Tougher Trucks: ‘Solid performance’ from small trucks in updated IIHS side-impact test, institute says

Toronto, Ontario — Small pickups had their turn with the IIHS’s updated side-impact crash test recently, as the institute reported Thursday that five of the six trucks tested earned “good” or “acceptable” ratings after facing a larger, faster impact than in previous tests.

The performance of this small pool of pickups shows a marked improvement in comparison to the smaller cars that recently faced the updated side-impact test, the results of which were referred to by the IIHS as a “mixed bag.”

In this most recent test, the Chevrolet Colorado crew cab, GMC Canyon crew cab and Honda Ridgeline crew cab received ratings of “good,” while the Nissan Frontier crew cab and Ford Ranger crew cab were rated as “acceptable.”

The only underperforming model in the test was the Toyota Tacoma crew cab which received a rating of “marginal.”

The three “good” rated trucks were commended for their overall structure and safety cages, though measurements taken from their respective test dummies “indicated a possibility of a pelvic fracture for the driver of the Colorado, the Canyon and especially the Ridgeline,” according to the IIHS’s press release.

The Nissan Frontier and Ford Ranger models were both penalized for the fact that their test dummies’ heads struck the C-pillar despite the presence of side curtain airbags.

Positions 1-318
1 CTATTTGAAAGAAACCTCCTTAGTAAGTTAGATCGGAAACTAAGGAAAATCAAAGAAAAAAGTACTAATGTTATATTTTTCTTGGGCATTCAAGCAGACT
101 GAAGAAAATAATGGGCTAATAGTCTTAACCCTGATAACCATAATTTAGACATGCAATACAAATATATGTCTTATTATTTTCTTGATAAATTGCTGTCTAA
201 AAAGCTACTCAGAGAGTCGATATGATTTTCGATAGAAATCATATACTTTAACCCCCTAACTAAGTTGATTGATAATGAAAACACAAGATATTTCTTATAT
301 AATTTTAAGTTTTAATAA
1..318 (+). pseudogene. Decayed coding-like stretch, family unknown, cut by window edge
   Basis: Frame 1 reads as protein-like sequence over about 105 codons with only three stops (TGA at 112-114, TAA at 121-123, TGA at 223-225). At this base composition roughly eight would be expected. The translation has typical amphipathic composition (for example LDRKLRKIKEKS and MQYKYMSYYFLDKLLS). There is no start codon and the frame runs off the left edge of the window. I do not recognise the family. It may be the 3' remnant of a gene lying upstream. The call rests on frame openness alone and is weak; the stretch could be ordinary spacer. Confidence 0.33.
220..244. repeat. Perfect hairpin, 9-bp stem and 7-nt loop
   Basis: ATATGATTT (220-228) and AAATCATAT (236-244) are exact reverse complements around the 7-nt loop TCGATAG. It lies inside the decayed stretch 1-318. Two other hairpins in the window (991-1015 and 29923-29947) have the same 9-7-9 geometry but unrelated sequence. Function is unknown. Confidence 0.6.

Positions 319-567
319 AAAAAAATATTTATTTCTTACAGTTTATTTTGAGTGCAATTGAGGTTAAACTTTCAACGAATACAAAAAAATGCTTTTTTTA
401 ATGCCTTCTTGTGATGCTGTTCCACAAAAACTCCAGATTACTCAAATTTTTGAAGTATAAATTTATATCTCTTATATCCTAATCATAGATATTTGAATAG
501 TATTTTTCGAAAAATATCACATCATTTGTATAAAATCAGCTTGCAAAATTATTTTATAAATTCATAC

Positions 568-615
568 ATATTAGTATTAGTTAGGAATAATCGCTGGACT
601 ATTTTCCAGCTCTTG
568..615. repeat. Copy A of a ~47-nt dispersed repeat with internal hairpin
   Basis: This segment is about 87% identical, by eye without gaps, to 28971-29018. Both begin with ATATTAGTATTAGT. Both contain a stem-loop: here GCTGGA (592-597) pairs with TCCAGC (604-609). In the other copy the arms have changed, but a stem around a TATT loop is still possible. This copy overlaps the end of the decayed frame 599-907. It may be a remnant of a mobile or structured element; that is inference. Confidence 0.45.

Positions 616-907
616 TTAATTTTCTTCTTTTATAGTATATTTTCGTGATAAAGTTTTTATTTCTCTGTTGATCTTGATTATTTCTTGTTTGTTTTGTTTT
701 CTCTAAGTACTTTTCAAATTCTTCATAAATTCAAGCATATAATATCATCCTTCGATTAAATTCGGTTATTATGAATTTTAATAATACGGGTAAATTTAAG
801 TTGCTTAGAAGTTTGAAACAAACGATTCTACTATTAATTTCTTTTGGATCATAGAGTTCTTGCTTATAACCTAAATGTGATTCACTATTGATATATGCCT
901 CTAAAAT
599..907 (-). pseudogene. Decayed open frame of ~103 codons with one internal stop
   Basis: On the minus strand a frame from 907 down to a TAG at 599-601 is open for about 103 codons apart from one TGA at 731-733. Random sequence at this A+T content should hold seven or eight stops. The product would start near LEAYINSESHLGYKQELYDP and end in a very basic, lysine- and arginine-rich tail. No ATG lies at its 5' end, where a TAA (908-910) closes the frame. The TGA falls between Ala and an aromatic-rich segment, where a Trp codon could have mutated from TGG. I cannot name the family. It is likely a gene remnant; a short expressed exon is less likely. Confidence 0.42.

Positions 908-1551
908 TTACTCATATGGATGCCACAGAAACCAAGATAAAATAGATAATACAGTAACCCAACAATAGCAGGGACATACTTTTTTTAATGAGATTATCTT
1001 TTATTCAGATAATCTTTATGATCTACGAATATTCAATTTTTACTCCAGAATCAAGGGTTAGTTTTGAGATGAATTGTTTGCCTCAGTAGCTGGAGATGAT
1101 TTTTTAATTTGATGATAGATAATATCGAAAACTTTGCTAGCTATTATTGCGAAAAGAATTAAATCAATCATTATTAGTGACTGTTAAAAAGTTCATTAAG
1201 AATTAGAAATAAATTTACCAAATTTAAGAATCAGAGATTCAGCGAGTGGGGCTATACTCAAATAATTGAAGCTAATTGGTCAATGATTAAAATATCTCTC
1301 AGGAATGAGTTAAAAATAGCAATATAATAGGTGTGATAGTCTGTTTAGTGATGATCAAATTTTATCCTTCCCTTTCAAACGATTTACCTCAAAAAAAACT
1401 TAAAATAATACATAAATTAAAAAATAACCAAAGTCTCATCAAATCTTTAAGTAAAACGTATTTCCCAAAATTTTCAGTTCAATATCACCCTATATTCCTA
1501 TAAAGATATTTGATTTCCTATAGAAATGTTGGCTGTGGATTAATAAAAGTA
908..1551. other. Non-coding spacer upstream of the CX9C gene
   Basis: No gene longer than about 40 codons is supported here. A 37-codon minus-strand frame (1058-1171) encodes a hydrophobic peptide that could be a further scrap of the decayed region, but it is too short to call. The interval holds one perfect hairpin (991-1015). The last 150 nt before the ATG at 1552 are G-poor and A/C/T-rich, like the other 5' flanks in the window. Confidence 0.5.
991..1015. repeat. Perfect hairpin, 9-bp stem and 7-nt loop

Apart from this, the Frontier was considered to have the most durable body of the six trucks tested, while the Ranger’s occupant compartment was also recognized for having “maintained relatively well,” according to the release.

Despite faring relatively well in terms of measurements taken from its crash dummy, the Toyota Tacoma was penalized for poor performance from its structure and safety cage. The impact from the striking barrier crumpled the door sill and B-pillar, pushing the B-pillar to within a few inches of the center of the driver seat.

“That alone pushed the overall rating down to marginal,” said senior research engineer with the IIHS, Becky Mueller. “We weight structural performance very heavily because it is tied so closely with survivability.”

Concerning the entire class of pickups, Mueller said “Overall, this was a solid performance from these vehicles. Their high ride height means that the barrier we use to represent a striking vehicle hits the strong door sill structures directly. This likely prevented excessive intrusion into the occupant compartment, except in the case of the Tacoma.”

The new version of the IIHS’s side-impact crash test uses a heavier striking barrier, up from 3,300 to 4,200 lbs., to better simulate the weight of a modern midsize SUV, travelling at a higher rate of speed, up from 50km/h to 60.

All six of the trucks tested earned “good” ratings in the original version of the test.

As it stands, this new test will not have any bearing on eligibility for the IIHS Top Safety Pick awards, however, starting in 2023, a good or acceptable rating will be required for the lower-tier Top Safety Pick award and a good rating will be needed for the higher-tier Top Safety Pick+, according to the institute.


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